‘My kids have ‘kennel cough,’” says John, a dad who has created this joking term for the ongoing sickness his children-in-daycare experience. “My four-year-old son is so tired at the end of the day that he falls asleep at the dinner table,” says Marie. “I feel like I hardly see my children,” complains Julie.
Though the names have been changed, these are the experiences of real parents. They use daycare because they must. And yet they are aware it’s not ideal.
So why do activists, some government officials and now even bankers work to increase early learning funding? Last month, TD Bank joined hands with lobbyists declaring that “early childhood education has widespread and long-lasting benefits.”
The report parrots an existing body of shoddy, non-peer-reviewed research. The conclusion is that “early learning” is the single most important thing we can do for our young children. They tell us “investment in early education can help to address core economic and social challenges … can help reduce poverty, address skills shortages, improve productivity and innovation and a host of other national priorities.”
But then they tell us to wait to launch these programs until provincial and federal budgets are balanced.
Wait a minute — if these programs really do “address core economic challenges,” doesn’t this mean they would also eradicate our deficit and debt? So what gives?
It appears the authors don’t believe the miracle cure of their own recommendations.
The authors can’t gloss over the fact that there is no way to accurately discern what the financial benefits of “early learning” are. “Quantifying these benefits is not an exact science and a large margin of error likely exists,” they write.
They neglect the research revealing an increased chance of negative behaviours for children in too much institutional care. And they certainly don’t mention that some of the studies they cite, like the intensive Perry Pre-School project for high-risk children, are not broadly applicable to the general population.
Intuitively, we know daycare is not a panacea. Quebec brought in provincial daycare in 1997. The costs have gone up about 850 per cent since then. The quality is mediocre and wait lists remain. Neither does there appear to be a return on investment. It’s true that their miracle daycare children will only enter the workforce in approximately 2015 — no word yet on whether this will be before or after they are done rioting over tuition increases. In Sweden, the mother of all state-subsidized daycare programs, teens exhibit some of the poorest mental health of all European nations.
The TD Bank report emphasizes that they don’t know “why schooling starts at ages 4-5.” So let’s clarify.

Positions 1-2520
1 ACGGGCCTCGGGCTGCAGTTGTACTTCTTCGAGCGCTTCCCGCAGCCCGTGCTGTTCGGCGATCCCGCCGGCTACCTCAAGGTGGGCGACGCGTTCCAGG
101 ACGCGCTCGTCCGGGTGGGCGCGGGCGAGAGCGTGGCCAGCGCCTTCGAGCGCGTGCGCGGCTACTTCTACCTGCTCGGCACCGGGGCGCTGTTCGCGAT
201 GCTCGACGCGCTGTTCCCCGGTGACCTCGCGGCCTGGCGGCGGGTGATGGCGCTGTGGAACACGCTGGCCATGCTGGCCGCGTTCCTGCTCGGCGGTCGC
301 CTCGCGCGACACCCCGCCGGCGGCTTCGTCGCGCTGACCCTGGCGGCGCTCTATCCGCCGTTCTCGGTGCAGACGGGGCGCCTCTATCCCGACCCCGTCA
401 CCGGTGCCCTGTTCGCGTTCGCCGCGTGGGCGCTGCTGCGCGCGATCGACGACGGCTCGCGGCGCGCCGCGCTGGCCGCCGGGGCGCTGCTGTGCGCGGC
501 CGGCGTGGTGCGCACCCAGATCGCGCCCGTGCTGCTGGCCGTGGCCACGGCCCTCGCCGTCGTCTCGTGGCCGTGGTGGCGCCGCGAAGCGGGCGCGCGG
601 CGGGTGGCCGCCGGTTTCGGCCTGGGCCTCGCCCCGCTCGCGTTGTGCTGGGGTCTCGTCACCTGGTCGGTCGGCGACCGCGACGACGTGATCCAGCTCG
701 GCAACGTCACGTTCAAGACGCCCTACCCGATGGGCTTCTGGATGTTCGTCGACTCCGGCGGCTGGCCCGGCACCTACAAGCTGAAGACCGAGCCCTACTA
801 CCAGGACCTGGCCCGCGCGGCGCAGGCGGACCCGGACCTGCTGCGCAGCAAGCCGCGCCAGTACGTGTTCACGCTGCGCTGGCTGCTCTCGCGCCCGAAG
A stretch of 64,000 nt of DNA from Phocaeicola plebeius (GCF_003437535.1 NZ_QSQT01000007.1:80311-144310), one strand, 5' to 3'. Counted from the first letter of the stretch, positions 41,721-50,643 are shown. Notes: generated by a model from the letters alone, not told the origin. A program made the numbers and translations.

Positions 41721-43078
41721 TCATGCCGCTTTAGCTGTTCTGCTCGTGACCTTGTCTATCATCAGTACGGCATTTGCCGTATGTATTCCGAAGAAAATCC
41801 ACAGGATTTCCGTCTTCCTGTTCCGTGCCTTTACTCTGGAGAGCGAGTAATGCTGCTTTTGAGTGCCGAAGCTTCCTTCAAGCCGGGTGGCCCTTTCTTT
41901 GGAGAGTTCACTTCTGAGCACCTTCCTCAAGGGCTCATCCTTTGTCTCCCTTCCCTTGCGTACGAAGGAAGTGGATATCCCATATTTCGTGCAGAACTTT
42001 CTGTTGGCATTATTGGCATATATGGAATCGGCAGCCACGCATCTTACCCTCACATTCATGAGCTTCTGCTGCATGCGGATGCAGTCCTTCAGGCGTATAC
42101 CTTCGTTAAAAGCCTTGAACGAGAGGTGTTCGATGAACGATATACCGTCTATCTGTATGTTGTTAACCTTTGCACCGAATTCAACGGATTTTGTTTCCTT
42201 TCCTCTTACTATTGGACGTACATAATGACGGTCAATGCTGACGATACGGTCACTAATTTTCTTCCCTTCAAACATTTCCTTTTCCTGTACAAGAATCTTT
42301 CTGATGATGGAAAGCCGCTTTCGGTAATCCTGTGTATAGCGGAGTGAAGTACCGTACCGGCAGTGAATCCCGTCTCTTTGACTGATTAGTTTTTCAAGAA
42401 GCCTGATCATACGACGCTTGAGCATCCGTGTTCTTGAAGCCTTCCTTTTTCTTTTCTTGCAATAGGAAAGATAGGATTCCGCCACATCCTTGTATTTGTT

It’s because some small children are actually only ready for schooling later, at the ripe old age of six or seven. It’s because developmentally, our youngest children are at varying degrees of readiness for entering the decidedly adult outside world of classrooms with schedules, lineups, circle time, standardized nap times and organized play, led by a total stranger. It’s because shyness is not a criminal trait for children. It’s because there’s no reason to be “school ready” before being potty trained.
It’s because children need to have a sense of self. In the words of Dr. Gordon Neufeld, a Canadian developmental psychologist, they need to be able to “hold on to themselves” before they can handle engaging others. “Premature socialization,” says Dr. Neufeld, “was always considered by developmental psychologists to be the greatest sin in raising children ... (w) hen you put children together prematurely before they can hold on to themselves, then they become like (the others) and it crushes the individuality rather than hones it.”
In short, our penchant for standardized early learning programs may be wiping out the uniqueness of our children.
Early learning is critical. Children are like sponges, soaking up new things everywhere they go, starting even in utero. Early learning can be provided better by loving, consistently present adult role models — typically known as parents. In short, early learning happens outside classrooms and, gasp, without professional help. Parents, says Dr. Neufeld, are their child’s best bet — not trained professionals.
So let’s return to the question: Why are we pushing forward on these programs? Perhaps it’s to expand the influence of the provincial ministries of education, since public schools are losing kids because of demographic decline. Perhaps it’s to expand the pool of labour because Canada needs workers now.
If only one thing is abundantly clear, it’s that investment in early learning is not for children. Parents like John, Marie and Julie intuitively know why, even when the nation’s bankers do not.
Andrea Mrozek is manager of research and communications at the Institute of Marriage and Family Canada (imfcanada.org).
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